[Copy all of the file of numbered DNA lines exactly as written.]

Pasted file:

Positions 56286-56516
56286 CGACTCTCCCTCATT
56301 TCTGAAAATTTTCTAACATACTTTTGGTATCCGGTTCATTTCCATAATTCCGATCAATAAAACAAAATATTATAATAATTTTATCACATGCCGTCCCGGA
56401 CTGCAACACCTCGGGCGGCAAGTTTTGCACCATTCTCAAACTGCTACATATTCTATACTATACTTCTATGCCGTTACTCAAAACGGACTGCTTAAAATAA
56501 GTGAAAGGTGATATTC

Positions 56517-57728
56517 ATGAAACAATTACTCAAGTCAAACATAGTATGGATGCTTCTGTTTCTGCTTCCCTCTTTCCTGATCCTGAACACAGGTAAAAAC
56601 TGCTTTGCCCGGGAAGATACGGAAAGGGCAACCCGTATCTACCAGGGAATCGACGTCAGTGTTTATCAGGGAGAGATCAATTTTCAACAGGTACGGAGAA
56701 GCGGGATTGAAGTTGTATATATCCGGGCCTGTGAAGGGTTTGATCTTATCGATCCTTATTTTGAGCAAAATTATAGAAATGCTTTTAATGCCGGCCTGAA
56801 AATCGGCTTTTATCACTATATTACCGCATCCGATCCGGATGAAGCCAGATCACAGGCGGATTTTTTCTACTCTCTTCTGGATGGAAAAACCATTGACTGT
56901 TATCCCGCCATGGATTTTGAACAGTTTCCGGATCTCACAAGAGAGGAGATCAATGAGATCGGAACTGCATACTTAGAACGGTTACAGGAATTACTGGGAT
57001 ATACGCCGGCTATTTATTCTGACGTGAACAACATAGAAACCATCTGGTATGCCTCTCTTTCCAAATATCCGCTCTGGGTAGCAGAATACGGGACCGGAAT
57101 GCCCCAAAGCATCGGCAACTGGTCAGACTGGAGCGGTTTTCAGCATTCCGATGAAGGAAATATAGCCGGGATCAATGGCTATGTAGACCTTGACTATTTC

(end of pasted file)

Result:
Positions 56286-56516
56286 CGACTCTCCCTCATT
56301 TCTGAAAATTTTCTAACATACTTTTGGTATCCGGTTCATTTCCATAATTCCGATCAATAAAACAAAATATTATAATAATTTTATCACATGCCGTCCCGGA
56401 CTGCAACACCTCGGGCGGCAAGTTTTGCACCATTCTCAAACTGCTACATATTCTATACTATACTTCTATGCCGTTACTCAAAACGGACTGCTTAAAATAA
56501 GTGAAAGGTGATATTC

Positions 56517-57728
56517 ATGAAACAATTACTCAAGTCAAACATAGTATGGATGCTTCTGTTTCTGCTTCCCTCTTTCCTGATCCTGAACACAGGTAAAAAC
56601 TGCTTTGCCCGGGAAGATACGGAAAGGGCAACCCGTATCTACCAGGGAATCGACGTCAGTGTTTATCAGGGAGAGATCAATTTTCAACAGGTACGGAGAA
56701 GCGGGATTGAAGTTGTATATATCCGGGCCTGTGAAGGGTTTGATCTTATCGATCCTTATTTTGAGCAAAATTATAGAAATGCTTTTAATGCCGGCCTGAA
56801 AATCGGCTTTTATCACTATATTACCGCATCCGATCCGGATGAAGCCAGATCACAGGCGGATTTTTTCTACTCTCTTCTGGATGGAAAAACCATTGACTGT
56901 TATCCCGCCATGGATTTTGAACAGTTTCCGGATCTCACAAGAGAGGAGATCAATGAGATCGGAACTGCATACTTAGAACGGTTACAGGAATTACTGGGAT
57001 ATACGCCGGCTATTTATTCTGACGTGAACAACATAGAAACCATCTGGTATGCCTCTCTTTCCAAATATCCGCTCTGGGTAGCAGAATACGGGACCGGAAT
57101 GCCCCAAAGCATCGGCAACTGGTCAGACTGGAGCGGTTTTCAGCATTCCGATGAAGGAAATATAGCCGGGATCAATGGCTATGTAGACCTTGACTATTTC